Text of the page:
A POWER giant has to pay $28.75 million compensation to hundreds of thousands of customers with smart meters that are not functioning properly due to an “unstable” IT system.
The 230,000 AusNet Services customers will each be paid $125 with the problem not likely to be fully resolved until the end of the year.
The distribution company, which covers Melbourne’s eastern suburbs and northeast and eastern Victoria, will this month contact those affected.
Customers should be paid the compensation rebates within the next three months.
Other distributors United Energy, CitiPower and Powercor will also pay the compensation for faulty meters but only about 2500 customers across those companies have been effected.
An unstable IT system has caused mass delays in activating AusNet smart meters to remotely transmit electricity use data. Those meters are instead still manually read.
Billing accuracy is unaffected, but customers are missing out on services such as remote reconnection when moving house. Some are also blocked from signing on to retailers’ flexible tariffs that charge consumers for electricity according to time of use.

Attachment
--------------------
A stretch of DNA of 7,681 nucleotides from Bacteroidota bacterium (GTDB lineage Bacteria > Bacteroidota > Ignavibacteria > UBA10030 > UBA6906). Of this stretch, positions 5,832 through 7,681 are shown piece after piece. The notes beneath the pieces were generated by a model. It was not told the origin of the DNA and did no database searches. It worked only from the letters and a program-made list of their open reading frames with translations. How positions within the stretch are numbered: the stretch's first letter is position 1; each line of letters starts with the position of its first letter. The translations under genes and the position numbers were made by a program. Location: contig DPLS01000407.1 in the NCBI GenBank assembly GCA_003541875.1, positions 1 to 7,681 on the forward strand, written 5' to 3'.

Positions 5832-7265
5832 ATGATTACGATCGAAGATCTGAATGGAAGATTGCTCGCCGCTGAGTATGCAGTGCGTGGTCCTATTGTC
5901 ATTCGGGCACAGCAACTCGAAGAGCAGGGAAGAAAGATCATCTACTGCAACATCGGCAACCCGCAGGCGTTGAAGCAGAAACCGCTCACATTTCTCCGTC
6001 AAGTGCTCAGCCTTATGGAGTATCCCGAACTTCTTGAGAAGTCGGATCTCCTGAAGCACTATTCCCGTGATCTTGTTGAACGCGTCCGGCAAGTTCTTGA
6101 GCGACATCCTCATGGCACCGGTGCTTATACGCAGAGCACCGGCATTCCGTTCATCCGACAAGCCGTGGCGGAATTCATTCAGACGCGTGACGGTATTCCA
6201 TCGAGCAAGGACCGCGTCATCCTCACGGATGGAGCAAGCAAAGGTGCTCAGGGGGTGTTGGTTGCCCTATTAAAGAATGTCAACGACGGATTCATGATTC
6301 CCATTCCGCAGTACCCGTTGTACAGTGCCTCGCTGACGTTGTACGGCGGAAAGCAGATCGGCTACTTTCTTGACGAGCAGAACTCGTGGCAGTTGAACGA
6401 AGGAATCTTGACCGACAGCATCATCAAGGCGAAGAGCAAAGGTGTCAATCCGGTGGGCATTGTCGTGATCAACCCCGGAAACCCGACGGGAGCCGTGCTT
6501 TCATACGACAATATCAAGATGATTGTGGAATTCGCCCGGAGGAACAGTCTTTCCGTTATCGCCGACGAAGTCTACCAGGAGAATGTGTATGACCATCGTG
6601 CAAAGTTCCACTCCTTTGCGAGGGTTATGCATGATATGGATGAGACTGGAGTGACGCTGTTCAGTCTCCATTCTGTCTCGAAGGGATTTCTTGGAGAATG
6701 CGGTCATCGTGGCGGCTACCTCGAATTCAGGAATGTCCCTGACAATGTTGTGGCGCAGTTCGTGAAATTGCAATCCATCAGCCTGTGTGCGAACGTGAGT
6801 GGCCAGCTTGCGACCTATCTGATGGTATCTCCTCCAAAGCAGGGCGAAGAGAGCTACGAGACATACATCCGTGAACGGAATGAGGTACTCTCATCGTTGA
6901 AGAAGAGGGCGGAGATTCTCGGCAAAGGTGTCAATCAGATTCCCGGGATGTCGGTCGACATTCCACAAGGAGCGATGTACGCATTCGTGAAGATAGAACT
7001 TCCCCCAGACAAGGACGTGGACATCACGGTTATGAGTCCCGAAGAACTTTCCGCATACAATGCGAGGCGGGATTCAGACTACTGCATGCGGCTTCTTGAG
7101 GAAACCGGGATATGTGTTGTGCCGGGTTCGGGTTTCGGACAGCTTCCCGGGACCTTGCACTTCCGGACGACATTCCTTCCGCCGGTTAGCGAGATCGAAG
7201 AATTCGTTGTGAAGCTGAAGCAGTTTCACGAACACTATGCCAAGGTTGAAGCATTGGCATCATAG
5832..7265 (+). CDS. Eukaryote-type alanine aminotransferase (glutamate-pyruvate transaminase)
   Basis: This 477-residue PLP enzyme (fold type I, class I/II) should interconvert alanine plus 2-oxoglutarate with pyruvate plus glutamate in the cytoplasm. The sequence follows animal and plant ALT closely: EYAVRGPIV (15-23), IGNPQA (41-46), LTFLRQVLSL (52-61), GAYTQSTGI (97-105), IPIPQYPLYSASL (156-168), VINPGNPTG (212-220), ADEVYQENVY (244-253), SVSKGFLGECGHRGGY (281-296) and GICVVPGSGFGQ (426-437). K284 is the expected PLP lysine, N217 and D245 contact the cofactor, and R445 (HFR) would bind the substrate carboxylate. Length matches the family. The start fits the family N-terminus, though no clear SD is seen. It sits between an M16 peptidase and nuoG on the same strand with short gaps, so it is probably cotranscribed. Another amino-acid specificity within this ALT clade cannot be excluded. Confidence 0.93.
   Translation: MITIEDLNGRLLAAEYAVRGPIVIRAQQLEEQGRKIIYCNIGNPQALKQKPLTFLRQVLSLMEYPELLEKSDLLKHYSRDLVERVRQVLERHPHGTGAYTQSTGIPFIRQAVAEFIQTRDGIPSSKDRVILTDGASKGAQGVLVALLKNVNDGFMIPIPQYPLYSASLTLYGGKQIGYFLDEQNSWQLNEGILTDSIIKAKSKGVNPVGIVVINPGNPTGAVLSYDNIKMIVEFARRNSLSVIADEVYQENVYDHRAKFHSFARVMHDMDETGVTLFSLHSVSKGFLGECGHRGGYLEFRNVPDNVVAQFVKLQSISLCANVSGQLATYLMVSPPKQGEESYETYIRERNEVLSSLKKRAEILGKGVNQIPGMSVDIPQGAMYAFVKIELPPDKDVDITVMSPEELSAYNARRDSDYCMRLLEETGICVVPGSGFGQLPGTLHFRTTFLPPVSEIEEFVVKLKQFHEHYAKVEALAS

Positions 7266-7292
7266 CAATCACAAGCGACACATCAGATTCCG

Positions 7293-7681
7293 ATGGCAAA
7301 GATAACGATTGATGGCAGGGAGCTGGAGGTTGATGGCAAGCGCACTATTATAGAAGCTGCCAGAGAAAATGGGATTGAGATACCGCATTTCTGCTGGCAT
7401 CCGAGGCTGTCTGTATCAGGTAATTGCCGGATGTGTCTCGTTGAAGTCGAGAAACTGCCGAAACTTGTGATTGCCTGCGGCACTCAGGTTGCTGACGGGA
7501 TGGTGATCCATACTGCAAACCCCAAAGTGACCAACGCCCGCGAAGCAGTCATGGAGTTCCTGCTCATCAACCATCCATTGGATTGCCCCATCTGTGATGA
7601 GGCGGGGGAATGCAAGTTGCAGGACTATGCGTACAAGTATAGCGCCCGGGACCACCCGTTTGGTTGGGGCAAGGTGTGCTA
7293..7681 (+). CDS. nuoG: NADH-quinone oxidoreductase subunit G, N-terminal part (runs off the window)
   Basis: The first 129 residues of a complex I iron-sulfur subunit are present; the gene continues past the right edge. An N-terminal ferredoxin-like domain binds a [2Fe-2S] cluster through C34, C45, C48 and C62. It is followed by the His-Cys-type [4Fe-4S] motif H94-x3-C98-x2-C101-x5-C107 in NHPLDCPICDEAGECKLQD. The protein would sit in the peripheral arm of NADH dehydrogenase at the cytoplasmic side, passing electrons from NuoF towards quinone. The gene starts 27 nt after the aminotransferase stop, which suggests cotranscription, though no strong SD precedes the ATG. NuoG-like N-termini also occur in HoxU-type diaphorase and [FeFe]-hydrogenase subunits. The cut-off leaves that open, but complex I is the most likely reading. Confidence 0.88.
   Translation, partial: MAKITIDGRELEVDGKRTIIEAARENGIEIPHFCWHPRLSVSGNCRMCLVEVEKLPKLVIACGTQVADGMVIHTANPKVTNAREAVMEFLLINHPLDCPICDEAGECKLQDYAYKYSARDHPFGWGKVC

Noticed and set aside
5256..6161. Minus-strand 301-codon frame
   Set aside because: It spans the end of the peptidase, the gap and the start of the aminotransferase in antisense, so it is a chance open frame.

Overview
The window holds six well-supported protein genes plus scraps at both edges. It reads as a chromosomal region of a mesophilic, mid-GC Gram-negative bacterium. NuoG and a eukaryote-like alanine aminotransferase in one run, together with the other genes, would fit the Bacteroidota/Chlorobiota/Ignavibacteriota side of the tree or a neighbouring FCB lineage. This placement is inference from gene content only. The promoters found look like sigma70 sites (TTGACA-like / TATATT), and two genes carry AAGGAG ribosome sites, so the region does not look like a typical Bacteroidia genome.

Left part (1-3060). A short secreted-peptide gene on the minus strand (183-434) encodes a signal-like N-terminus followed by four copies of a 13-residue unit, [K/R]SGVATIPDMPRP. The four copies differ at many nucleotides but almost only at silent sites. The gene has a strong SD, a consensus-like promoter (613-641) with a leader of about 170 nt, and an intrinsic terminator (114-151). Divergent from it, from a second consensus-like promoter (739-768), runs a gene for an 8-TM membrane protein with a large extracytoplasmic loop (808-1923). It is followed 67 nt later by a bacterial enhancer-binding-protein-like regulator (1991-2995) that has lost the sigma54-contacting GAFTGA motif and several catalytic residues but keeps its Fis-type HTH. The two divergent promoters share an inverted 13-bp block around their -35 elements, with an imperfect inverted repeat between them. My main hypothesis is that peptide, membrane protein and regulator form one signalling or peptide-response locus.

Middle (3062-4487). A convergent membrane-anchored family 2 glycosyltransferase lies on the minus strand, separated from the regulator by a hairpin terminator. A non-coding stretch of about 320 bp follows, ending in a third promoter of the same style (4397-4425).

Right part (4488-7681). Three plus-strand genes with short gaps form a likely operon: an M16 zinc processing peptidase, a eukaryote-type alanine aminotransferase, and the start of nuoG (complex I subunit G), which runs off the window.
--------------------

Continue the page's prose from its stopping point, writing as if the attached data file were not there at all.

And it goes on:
AusNet Services has fitted more than 700,000 smart meters. Of those, 470,000 are communicating remotely but the rest are not.
The problem is not expected to be fully resolved until the end of next year.
Spokesman Jonathon Geddes said the business was “working hard to complete the program as quickly as possible”.
“Due to instability issues with our metering systems’ performance … AusNet Services reduced meter conversions for remote communication while working to ensure stability,” Mr Geddes said.
Consumers were entitled to compensation if their smart meters were not remotely read by March 31.
“The Victorian Government has required we pay eligible customers a one-off $125 rebate. These customers will continue to have their meters manually read and won’t have access to the benefits of a remote communicating meter, such as remote reconnection when moving house.”
The company identified smart meter IT problems, such as overnight electricity consumption data delivery, last year.
It is spending $175 million on a fix-it program.